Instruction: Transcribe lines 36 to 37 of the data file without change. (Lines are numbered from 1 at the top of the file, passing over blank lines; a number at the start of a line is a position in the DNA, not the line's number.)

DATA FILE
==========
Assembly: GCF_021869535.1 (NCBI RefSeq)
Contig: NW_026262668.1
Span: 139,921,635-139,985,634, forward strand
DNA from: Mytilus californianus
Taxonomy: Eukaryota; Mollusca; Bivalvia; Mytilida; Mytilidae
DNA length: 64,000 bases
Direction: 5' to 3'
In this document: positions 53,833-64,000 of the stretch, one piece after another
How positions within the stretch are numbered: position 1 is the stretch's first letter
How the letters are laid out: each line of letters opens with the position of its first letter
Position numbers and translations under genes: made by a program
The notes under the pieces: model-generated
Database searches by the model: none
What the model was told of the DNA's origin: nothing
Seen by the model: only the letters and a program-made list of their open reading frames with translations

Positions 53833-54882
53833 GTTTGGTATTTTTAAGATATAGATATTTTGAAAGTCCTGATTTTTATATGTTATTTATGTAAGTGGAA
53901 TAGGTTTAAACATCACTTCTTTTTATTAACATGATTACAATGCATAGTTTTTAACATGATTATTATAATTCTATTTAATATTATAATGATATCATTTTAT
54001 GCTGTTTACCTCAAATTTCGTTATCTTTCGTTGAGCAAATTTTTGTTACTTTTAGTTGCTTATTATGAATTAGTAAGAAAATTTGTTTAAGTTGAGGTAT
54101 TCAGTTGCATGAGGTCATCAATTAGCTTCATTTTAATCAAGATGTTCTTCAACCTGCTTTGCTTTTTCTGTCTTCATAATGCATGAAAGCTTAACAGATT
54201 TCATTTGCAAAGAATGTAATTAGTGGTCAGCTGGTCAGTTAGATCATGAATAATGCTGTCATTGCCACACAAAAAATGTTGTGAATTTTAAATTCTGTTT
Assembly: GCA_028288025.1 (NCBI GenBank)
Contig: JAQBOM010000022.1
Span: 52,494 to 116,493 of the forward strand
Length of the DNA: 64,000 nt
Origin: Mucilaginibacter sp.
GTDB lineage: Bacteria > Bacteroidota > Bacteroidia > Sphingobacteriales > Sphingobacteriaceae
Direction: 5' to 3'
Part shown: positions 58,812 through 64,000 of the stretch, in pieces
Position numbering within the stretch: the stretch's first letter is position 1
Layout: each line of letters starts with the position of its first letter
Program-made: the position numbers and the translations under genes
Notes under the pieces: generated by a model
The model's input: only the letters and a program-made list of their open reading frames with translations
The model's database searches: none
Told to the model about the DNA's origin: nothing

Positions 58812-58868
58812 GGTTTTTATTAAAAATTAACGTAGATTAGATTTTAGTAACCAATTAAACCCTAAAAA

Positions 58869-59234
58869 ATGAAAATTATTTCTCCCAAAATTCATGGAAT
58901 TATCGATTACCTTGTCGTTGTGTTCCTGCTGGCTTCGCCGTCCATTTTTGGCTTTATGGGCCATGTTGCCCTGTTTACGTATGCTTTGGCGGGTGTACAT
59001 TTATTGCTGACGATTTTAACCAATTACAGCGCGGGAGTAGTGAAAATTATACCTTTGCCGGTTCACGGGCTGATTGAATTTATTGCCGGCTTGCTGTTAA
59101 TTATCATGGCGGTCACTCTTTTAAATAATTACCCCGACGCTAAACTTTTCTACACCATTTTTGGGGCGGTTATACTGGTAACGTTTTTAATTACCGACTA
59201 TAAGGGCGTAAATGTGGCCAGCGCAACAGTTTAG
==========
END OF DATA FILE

Told to the model about the DNA's origin: nothing

Positions 58812-58868